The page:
Waverley does not provide a pest control service for foxes. The information below answers common questions.
How can I keep foxes away from my property?
Make your property less attractive to foxes, including:
Keep domestic refuse in closed, secured containers, not in plastic bags.
Wait until the morning of the day of collection to put out rubbish in plastic bags.
Do not leave food out for other animals. Feed birds only in feeders.
Protect small animal enclosures.
Tidy up items which foxes might use as toys.
You can secure gaps in hedges or fences using mesh (rather than wire) remembering to sink it into the ground to a depth of 12" (30cm) to prevent burrowing underneath.
You can buy products designed to deter foxes. Only approved products should be used.
Are foxes dangerous?
Foxes are wild animals and most will want to avoid people but if they are cornered they may attack to defend themselves. Foxes tend to fear and avoid dogs. They may pose a threat to small cats but are unlikely to risk being injured in a fight with an adult cat.
If the possibility of danger to children concerns you there are simple steps you can take:
Close windows and doors as daylight fades (this is when foxes are most likely to come out).
Make sure there is no food around (uncovered meats or fish, cheese).
Use a cat flap that only allows entry to your cat when wearing an electronic collar.
Do foxes carry health risks?
There are some risks but they are small:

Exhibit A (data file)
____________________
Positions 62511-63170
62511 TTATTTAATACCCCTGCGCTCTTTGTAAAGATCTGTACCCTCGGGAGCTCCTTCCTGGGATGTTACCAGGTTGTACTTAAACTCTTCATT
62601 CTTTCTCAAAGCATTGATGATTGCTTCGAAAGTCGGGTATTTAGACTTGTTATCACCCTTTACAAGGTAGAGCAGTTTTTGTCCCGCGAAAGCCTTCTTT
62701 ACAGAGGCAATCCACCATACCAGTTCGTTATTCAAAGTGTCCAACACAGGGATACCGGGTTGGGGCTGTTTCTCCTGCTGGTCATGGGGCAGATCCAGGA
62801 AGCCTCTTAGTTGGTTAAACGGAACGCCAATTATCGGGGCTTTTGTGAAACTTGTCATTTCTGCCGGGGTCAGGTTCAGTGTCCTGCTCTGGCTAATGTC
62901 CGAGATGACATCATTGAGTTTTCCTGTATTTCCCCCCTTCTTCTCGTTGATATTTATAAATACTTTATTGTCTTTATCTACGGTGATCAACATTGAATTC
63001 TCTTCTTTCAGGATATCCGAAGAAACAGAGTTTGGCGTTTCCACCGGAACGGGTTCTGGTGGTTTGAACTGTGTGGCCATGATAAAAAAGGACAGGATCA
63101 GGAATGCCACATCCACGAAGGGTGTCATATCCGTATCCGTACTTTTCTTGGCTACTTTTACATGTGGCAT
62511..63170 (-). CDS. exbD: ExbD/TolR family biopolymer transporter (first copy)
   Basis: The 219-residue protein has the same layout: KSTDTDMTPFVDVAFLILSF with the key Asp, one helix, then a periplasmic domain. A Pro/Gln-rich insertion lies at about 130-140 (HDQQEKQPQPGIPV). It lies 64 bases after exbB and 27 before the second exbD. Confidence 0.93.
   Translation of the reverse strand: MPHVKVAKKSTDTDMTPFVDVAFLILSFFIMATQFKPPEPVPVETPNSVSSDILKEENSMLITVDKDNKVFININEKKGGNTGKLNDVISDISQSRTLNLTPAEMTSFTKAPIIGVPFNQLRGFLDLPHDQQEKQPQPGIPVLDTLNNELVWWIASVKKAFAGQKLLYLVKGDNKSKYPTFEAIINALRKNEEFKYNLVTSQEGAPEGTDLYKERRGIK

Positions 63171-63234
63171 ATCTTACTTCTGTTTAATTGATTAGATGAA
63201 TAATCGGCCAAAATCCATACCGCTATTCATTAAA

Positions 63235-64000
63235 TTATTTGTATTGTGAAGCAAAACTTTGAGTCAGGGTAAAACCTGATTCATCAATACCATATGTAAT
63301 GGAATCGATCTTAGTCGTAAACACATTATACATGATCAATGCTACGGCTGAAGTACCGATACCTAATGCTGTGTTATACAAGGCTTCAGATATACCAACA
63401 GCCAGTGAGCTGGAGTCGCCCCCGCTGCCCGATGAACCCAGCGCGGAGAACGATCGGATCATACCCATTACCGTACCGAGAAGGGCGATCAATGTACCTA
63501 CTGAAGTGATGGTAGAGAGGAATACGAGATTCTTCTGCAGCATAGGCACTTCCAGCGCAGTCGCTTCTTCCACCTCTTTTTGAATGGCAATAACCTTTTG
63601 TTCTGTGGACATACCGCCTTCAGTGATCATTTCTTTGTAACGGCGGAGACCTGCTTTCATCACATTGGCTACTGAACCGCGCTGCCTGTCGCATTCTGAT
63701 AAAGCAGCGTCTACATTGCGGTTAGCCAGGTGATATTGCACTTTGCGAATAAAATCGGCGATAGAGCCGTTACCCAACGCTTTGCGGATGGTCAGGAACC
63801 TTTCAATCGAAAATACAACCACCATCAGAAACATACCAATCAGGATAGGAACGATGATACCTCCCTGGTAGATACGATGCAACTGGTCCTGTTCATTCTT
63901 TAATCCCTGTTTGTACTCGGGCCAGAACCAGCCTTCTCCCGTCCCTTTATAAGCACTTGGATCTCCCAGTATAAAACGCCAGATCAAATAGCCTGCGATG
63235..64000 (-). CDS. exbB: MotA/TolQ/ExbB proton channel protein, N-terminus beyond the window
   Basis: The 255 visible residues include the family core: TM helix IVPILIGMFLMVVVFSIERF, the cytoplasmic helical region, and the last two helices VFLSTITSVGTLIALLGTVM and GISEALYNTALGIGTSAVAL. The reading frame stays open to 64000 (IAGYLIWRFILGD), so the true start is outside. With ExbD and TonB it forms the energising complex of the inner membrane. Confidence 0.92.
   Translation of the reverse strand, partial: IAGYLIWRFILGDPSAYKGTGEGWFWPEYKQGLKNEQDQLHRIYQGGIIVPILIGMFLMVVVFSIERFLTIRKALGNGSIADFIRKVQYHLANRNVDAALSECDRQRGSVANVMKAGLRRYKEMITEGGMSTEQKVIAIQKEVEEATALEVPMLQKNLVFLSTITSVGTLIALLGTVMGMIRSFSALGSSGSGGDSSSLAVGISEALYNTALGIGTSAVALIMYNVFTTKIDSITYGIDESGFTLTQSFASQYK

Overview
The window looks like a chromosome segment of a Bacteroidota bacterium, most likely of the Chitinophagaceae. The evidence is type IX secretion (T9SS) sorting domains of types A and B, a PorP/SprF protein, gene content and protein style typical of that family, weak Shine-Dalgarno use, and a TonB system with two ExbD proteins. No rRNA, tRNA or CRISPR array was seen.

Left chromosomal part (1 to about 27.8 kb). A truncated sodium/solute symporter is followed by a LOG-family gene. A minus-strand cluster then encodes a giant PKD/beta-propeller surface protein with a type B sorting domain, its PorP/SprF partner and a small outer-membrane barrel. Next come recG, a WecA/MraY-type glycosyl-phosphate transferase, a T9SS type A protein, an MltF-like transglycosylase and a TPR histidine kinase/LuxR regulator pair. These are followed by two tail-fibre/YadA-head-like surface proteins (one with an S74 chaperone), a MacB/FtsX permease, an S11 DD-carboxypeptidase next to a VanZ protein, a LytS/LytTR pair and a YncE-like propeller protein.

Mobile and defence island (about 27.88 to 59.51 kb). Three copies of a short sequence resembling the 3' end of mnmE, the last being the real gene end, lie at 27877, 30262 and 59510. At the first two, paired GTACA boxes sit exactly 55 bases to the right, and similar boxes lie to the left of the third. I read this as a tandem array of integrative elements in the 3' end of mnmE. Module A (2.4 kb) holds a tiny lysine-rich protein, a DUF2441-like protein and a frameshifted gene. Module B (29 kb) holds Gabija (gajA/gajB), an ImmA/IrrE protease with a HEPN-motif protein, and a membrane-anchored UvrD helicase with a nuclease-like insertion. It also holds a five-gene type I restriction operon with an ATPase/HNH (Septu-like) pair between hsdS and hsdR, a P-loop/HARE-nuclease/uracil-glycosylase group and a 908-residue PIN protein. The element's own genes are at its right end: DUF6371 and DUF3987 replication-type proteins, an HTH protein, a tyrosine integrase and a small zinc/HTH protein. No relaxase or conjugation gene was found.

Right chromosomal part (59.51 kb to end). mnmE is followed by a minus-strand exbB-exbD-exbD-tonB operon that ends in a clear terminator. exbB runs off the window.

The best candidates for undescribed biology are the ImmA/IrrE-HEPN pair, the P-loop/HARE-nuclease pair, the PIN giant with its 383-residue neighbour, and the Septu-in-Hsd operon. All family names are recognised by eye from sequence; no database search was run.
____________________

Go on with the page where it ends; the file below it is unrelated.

Fox faeces are a potential source of parasites such as roundworm or tapeworm. Washing hands thoroughly after cleaning up fox faeces is essential.
Contact with fox urine carries a risk of picking up Weil's disease (Leptospirosis).
Foxes are susceptible to the skin condition sarcoptic mange. The key sign is hair falling out in large quantities. Mange can be passed on to dogs but is easily treated. Humans can also be infected but the condition does not take hold.
Are foxes protected by law?
Foxes do not have special protection, like badgers, but they are included in laws which prevent cruelty to any animal.
Foxes may be caught in baited cage traps or humane snares. Expert help is needed to use devices like this. Foxes can also be shot by people licensed to hold firearms.
Poisoning, gassing or using explosives are all illegal. So are self-locking snares. Shooting with a bow and arrow or with a crossbow is also not allowed.
Using dogs deliberately to chase foxes away is illegal under the Hunting Act 2004, but if dogs chase foxes when their owner did not intend them to do so no offence is committed.
Find out more about Foxes on the RSPCA website.
Natural England has more information on The Animal Welfare Act 2006 (TIN072 - PDF).
Page owner: Paul Shrimpton. Last updated: 09/11/2015 13:17